Sunday, July 15, 2018

Shower Benches



If you are having your shower remodeled or considering building a new house, one question you need to answer is “Do I need a bench in my shower?” There are several different types of benches you could have in a shower, but why do you need a bench? A bench is helpful if you need to shave your legs, wash your feet, just need to sit down or have a broken foot and aren’t able to stand in the shower for much time.  Below are a couple of options to consider.

1 .Built in bench-whether this stretches wall to wall in your shower or is a triangular corner bench, this permanent structure is often tiled to match the rest of your shower. You have great flexibility over the size of this bench and it is very sturdy. It can be a collecting point for shampoo bottles so make sure you also have a built in niche to wrangle those items.

2. Fold Down Bench-often times made out of teak wood, this bench is mounted to the wall with metal brackets and can fold up against the wall and out of the way. This is especially great if you don’t have much space to work with. Typically these benches can hold 220 pounds. They can be a great aesthetic addition to your space.

3.  Freestanding Bench- a moveable piece of furniture this can be made out of plastic or teak and can be moved around the shower and taken in and out of the space giving you the most flexibility.

4. Foot prop-maybe you don’t have space or need for a full blown bench, but would like a small shelf to prop your foot on to clean or shave your legs. Small corner shelves can be mounted down low, approx.. 14-18” off of the floor and are perfect for that need.

What have you found to be the best solution for your space? Do you have any other ideas for benches? I’d love to hear.  Email me at Jessica@webbercoleman.com

Sunday, July 1, 2018

Quartz Countertops FAQ’s



Quartz countertops continue to enjoy a rise in popularity and manufacturers keep coming up with more and more beautiful options. Below are some questions I am frequently asked.

1.      Can I set hot pots or pans directly on the countertop? While the manufacturers do not recommend setting hot things directly on the countertop, many homeowners have without incident.

2.      Is it stain resistant? Yes, most manufacturers claim their products are stain resistant and are easily cleaned with a mild cleaner like 409. Do not use abrasive products or pads on the countertop.

3.      Can I cut directly on the countertop? Manufacturers suggest using a cutting board, but again, many end users have cut directly on it without any trouble.

4.      Will it chip? There are conflicting comments out there about this. Some people have reported chips on the edges or sink areas. If this happens to you, check your warranty.

All in all, quartz countertops are fantastic and I would not hesitate to use them anywhere. Do you have quartz tops in your kitchen or bath? Have you experienced any of the above issues? I’d love to hear. Email me at Jessica@webbercoleman.com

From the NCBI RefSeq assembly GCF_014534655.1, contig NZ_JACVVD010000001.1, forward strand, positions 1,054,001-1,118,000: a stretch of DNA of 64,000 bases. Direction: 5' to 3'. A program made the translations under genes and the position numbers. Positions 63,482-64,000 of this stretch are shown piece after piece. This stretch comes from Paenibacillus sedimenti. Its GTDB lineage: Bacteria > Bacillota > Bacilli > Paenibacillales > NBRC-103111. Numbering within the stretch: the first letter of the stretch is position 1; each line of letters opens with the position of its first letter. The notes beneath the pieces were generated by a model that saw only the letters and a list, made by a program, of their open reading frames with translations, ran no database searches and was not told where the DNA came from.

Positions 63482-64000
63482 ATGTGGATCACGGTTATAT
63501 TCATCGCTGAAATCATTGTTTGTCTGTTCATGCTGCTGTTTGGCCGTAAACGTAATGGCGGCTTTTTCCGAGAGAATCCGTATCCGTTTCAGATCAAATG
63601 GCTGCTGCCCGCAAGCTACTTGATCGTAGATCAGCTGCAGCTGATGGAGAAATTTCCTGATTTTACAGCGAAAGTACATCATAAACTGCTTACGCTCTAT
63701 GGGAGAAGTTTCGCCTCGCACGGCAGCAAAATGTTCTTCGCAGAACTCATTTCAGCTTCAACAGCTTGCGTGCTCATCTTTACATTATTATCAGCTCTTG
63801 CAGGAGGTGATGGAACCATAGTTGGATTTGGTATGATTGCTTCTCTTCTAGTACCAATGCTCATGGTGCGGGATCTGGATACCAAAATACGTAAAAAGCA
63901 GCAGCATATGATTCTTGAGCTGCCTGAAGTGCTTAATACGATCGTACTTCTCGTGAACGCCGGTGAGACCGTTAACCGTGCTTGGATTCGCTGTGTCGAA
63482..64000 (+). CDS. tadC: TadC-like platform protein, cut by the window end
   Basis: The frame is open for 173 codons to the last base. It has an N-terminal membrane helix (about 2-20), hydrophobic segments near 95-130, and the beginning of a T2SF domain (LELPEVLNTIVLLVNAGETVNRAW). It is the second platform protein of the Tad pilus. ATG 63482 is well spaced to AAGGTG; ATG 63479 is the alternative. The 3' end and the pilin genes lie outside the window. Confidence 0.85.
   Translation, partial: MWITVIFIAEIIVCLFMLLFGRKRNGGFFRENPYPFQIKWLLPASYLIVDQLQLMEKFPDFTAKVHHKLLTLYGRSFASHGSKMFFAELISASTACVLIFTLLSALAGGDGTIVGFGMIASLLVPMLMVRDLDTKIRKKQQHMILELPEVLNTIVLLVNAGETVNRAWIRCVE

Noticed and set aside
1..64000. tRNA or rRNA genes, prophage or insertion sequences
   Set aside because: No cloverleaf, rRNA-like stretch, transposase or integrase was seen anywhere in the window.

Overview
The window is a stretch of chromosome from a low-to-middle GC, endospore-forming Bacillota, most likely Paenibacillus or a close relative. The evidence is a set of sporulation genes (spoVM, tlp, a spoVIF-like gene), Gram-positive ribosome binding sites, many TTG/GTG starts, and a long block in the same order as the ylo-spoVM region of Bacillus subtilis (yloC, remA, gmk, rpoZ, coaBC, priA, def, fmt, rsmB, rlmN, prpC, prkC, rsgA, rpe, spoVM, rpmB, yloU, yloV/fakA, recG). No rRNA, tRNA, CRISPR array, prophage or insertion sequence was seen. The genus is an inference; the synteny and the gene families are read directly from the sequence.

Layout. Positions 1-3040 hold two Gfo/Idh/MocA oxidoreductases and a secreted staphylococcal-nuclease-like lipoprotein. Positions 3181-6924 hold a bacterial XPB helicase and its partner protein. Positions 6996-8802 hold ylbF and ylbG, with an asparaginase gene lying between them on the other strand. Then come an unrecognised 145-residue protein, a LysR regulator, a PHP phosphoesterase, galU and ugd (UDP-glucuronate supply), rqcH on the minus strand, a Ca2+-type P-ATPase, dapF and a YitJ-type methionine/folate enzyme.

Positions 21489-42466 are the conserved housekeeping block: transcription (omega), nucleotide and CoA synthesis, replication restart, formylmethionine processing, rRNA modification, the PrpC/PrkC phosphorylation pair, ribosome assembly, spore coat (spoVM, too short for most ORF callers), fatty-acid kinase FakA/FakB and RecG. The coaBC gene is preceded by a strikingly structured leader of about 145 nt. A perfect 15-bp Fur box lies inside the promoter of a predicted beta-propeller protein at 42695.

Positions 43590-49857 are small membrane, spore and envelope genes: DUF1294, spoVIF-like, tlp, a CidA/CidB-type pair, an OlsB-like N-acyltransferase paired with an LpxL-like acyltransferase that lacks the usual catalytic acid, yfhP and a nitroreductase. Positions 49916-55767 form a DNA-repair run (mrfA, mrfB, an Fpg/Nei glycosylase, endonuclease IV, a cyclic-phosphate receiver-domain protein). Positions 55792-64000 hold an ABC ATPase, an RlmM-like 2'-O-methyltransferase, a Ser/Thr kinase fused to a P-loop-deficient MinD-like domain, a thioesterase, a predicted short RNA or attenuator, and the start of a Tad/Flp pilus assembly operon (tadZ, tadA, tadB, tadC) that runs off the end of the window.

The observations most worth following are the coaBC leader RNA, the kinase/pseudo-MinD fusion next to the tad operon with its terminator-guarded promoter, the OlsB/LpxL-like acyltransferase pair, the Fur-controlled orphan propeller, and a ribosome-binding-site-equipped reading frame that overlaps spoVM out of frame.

Sunday, June 17, 2018

Garbage Disposal Air Switch



Do you have a garbage disposal on your kitchen sink? Do you turn it on with a switch in the wall or in the cabinet underneath your kitchen sink? A counter mounted air switch is a great alternative.  What exactly is an air switch?

Made by InSinkErator, the sink top air switch is a convenient alternative to a wall switch. Ideal for island installations where you don’t have a wall nearby, this switch is air-activated and easily mounts to the counter top or cabinet face. Just press the switch and a blast of air travels to the module below to turn on the disposal. Press it again and it stops. The SinkTop Switch can be used with any disposal. Not only is this an ideal use for islands, it also attractive and a great way to get a switch out of your tile backsplash.




Keep this great accessory in mind. It can be added to your existing countertop at any time. Questions? Contact me at Jessica@webbercoleman.com

Sunday, June 3, 2018

Sheen vs. Gloss



A common decision in kitchen and bath projects is what sheen paint to use. Whether that be on the cabinets, the walls, ceiling or trim, sheen or gloss can make a difference. What exactly is sheen and gloss and how do you need to use them?

Gloss and sheen are 2 aspects of the same thing: the amount of light reflected off a painted surface, independent of its color. Gloss is measured in units from 0 (no gloss) to 100 (mirror like) by reflecting the light onto the surface at a 60 degree angle. Sheen is measured using the same units but by reflecting the light onto the surface at an 85 degree angle.

Most paint companies will list a numerical measurement for the amount of gloss and/or sheen contained in the can. The higher the numbers, the glossier the finish. Paint falls into 4 basic categories:

1.      Flat or Matte-no to very low reflection
2.      Eggshell, Low-Gloss, Low-Sheen, Satin, Velvet-low to medium reflection
3.      Semi-Gloss, Pearl, Medium Luster-medium to moderate reflection
4.      Gloss or High-Gloss-high reflection

In many ways, the gloss and sheen can be just as important as the color itself. Using paints with different gloss and sheen values can create subtle shifts in color and depth perception. It used to be that gloss was the most durable finish. But changes in technology of paint means you can use any sheen or gloss and have just as good a performing paint. Questions? Email me at Jessica@webbercoleman.com

Sunday, May 20, 2018

Coverings Show



There are three main events worldwide each year dedicated to the ceramic tile and natural stone industry. Cersaie, Cevisama and Coverings.

In Italy, Cersaie, held in Bologna, Italy, is the 36 year old major Italian trade fair for ceramic tile and natural stone. In Spain, Cevisama, held in Valencia Spain, is the 36 year old Spanish ceramic tile industry’s major annual trade fair. And in the United States, Coverings, held in rotating locations, is the nearly 30 year old preeminent event for the tile and natural stone industry in North America. These 3 events showcase the latest and most cutting edge designs, materials, colors, installation techniques and tile and stone equipment.